One can still transfer embryos into the uterus with endometrial thickness under 7mm, but pregnancy chances will be very low. G-CSF perfusions really offer affected patients the opportunity to drastically improve IVF pregnancy chances.
New York, NY (PRWEB) November 15, 2012
Direct perfusion of the endometrial cavity with granulocyte colony-stimulating factor (G-CSF) improves the thickness of the endometrial lining in IVF patients with too thin endometrium even after treatments, according to a new study just published online in the medical journal Human Reproduction(1).
In the study, 21 women undergoing in vitro fertilization (IVF) cycles at the Center for Human Reproduction (CHR) in New York City successfully expanded their initially inadequate endometrium after uterine perfusion with G-CSF. Specifically, in the 5 days between G-CSF perfusions and embryo transfers, patients increased their endometrial thickness from 6.4 ± 1.4 mm to 9.3 ± 2.1 mm. The result offers confirmatory evidence to an earlier, smaller report by the same research group on the positive effects of G-CSF on IVF patients with treatment-resistant, thin endometrium.
In natural menstrual cycles, endometrium develops on its own in preparation for embryo implantation. In IVF cycles, endometrium of at least 7 mm at the time of embryo transfer is considered necessary to achieve superior pregnancy rates. When endometrium is too thin and does not respond to conventional treatments, embryo transfer is often cancelled and embryos are frozen for transfer in a later cycle.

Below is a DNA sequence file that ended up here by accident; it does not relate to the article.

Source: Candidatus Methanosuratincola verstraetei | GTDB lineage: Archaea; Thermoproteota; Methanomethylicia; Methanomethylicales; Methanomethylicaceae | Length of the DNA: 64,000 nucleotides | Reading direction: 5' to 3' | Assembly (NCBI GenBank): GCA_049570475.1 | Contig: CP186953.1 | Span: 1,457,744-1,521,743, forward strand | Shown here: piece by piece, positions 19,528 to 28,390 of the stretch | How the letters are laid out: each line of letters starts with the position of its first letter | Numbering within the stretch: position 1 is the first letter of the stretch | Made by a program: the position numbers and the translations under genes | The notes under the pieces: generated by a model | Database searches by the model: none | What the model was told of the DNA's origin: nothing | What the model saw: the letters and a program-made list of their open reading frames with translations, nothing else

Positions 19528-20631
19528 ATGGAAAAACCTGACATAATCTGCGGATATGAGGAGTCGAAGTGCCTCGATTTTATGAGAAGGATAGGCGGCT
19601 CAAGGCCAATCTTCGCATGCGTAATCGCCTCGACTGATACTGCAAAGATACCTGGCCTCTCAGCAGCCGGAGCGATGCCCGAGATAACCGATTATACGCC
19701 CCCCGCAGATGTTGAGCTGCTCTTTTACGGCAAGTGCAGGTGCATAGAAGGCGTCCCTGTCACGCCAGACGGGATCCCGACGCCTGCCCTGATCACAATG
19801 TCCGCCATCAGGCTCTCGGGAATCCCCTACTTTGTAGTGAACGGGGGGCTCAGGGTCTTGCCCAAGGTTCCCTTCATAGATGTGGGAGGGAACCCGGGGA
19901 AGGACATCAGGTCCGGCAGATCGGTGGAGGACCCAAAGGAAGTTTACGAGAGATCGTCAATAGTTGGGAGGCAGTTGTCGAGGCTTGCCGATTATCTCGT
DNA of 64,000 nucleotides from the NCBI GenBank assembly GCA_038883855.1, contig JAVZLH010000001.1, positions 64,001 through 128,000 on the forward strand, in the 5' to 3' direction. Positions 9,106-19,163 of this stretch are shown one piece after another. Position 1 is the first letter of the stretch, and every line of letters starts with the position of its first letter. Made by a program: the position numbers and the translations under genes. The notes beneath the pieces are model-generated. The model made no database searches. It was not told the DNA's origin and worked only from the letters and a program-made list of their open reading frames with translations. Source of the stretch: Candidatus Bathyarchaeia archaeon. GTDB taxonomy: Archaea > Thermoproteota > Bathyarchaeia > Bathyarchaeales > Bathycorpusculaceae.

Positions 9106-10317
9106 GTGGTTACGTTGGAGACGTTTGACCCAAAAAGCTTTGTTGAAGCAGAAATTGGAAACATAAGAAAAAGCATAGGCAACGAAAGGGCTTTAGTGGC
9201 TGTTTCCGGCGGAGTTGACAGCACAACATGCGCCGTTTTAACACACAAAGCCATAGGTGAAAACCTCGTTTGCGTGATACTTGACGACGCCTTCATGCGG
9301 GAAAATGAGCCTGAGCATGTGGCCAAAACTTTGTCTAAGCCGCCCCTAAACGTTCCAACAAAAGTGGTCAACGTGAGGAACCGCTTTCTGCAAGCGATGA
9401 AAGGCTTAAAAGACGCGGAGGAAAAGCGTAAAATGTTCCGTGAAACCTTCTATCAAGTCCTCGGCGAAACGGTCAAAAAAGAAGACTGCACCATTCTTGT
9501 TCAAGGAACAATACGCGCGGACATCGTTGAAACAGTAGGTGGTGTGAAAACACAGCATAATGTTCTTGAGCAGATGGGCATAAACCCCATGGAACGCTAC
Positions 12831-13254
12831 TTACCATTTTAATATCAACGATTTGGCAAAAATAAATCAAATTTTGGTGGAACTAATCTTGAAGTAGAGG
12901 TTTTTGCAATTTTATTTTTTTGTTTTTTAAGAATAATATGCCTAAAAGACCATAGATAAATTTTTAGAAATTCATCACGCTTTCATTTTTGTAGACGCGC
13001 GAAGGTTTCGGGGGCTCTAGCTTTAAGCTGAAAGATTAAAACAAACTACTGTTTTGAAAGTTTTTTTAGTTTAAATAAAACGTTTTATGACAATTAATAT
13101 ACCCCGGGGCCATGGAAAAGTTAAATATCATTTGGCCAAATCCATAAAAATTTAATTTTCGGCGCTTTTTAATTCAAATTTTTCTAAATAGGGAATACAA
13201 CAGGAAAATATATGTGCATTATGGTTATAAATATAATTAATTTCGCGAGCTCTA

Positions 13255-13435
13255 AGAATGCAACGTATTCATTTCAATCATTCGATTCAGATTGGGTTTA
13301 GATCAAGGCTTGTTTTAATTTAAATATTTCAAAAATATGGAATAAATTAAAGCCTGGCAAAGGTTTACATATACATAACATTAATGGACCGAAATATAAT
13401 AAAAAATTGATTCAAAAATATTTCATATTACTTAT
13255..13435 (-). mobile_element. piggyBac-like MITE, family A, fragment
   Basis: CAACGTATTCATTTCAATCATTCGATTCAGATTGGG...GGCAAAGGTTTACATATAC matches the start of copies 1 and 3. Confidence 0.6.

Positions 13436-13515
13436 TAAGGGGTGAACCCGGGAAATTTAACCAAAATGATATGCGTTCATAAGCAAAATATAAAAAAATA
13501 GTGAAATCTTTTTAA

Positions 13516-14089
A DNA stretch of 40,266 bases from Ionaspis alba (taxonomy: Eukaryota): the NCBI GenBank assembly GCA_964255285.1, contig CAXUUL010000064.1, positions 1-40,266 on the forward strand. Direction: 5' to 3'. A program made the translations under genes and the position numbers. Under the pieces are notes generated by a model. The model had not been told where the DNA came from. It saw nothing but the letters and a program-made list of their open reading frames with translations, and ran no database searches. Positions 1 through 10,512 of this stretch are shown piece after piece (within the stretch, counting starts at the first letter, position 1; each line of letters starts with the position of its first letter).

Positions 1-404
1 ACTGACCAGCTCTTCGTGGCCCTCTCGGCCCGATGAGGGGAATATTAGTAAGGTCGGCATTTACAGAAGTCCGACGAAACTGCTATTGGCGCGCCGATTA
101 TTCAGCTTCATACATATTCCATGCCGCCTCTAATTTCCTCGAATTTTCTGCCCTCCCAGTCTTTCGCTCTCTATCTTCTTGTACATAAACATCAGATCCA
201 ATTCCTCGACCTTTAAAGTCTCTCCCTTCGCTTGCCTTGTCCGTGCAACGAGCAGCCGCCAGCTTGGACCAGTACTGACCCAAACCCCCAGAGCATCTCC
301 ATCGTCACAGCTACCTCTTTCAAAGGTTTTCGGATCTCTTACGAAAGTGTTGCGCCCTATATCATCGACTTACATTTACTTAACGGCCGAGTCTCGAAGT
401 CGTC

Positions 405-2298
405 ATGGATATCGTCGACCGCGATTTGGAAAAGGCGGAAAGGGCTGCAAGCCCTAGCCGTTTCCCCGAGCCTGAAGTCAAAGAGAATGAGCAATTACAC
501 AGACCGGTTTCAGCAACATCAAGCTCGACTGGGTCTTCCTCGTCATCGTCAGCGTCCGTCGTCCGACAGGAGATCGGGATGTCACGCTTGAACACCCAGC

“Treatment-resistant thin endometrium is a fortunately rare, but frustrating, problem in IVF,” explains Norbert Gleicher, MD, Medical Director and Chief Scientist of CHR, the lead author of the study. “Affected patients, until now, at minimum, faced treatment delays and, not infrequently, if their endometrium could not be improved even in subsequent cycles, had no choice but to use a gestational carrier (surrogate).”
David H Barad, MD, MS, Director of Clinical ART and Senior Scientist at CHR, and another senior author of the study, adds: “This is why when in 2011 we reported our initial four cases in the literature, patients and colleagues took notice. One can still transfer embryos into the uterus with endometrial thickness under 7mm, but pregnancy chances will be very low. G-CSF perfusions really offer affected patients the opportunity to drastically improve IVF pregnancy chances.”
1Gleicher N et al. A pilot cohort study of granulocyte colony-stimulating factor in the treatment of unresponsive thin endometrium resistant to standard therapies. Hum Reprod 2012; (http://humrep.oxfordjournals.org/content/early/2012/10/17/humrep.des370.abstract)
About Center for Human Reproduction (CHR)
Located in New York City, CHR (http://www.centerforhumanreprod.com/) is a leading clinical fertility and research center in the world, having contributed many important innovations to the treatment of infertility. As "fertility center of last resort,” CHR treats patients worldwide, with, during 2011, over half coming from outside the New York tri-state area, approximately a quarter from overseas. Drs. Gleicher and Barad are available for further comments.